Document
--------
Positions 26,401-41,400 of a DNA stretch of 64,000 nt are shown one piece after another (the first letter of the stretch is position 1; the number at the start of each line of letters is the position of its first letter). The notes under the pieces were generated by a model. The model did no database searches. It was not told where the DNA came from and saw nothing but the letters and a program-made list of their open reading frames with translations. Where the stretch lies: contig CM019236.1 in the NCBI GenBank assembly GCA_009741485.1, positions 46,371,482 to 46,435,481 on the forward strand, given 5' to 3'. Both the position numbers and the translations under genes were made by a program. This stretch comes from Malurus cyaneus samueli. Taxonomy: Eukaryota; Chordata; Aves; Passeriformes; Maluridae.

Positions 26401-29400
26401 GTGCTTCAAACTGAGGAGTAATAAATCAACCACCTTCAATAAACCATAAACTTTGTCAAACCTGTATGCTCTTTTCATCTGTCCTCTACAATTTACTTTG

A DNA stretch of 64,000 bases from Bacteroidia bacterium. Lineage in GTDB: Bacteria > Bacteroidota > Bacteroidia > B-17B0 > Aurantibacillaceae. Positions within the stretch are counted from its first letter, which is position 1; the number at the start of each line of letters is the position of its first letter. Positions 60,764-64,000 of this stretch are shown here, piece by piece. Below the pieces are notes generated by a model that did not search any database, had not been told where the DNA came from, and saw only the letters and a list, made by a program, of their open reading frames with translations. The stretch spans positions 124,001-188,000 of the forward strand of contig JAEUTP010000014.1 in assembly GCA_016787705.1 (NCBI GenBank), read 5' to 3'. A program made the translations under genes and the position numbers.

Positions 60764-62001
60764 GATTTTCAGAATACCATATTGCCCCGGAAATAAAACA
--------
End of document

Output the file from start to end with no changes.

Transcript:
Positions 26,401-41,400 of a DNA stretch of 64,000 nt are shown one piece after another (the first letter of the stretch is position 1; the number at the start of each line of letters is the position of its first letter). The notes under the pieces were generated by a model. The model did no database searches. It was not told where the DNA came from and saw nothing but the letters and a program-made list of their open reading frames with translations. Where the stretch lies: contig CM019236.1 in the NCBI GenBank assembly GCA_009741485.1, positions 46,371,482 to 46,435,481 on the forward strand, given 5' to 3'. Both the position numbers and the translations under genes were made by a program. This stretch comes from Malurus cyaneus samueli. Taxonomy: Eukaryota; Chordata; Aves; Passeriformes; Maluridae.

Positions 26401-29400
26401 GTGCTTCAAACTGAGGAGTAATAAATCAACCACCTTCAATAAACCATAAACTTTGTCAAACCTGTATGCTCTTTTCATCTGTCCTCTACAATTTACTTTG

A DNA stretch of 64,000 bases from Bacteroidia bacterium. Lineage in GTDB: Bacteria > Bacteroidota > Bacteroidia > B-17B0 > Aurantibacillaceae. Positions within the stretch are counted from its first letter, which is position 1; the number at the start of each line of letters is the position of its first letter. Positions 60,764-64,000 of this stretch are shown here, piece by piece. Below the pieces are notes generated by a model that did not search any database, had not been told where the DNA came from, and saw only the letters and a list, made by a program, of their open reading frames with translations. The stretch spans positions 124,001-188,000 of the forward strand of contig JAEUTP010000014.1 in assembly GCA_016787705.1 (NCBI GenBank), read 5' to 3'. A program made the translations under genes and the position numbers.

Positions 60764-62001
60764 GATTTTCAGAATACCATATTGCCCCGGAAATAAAACA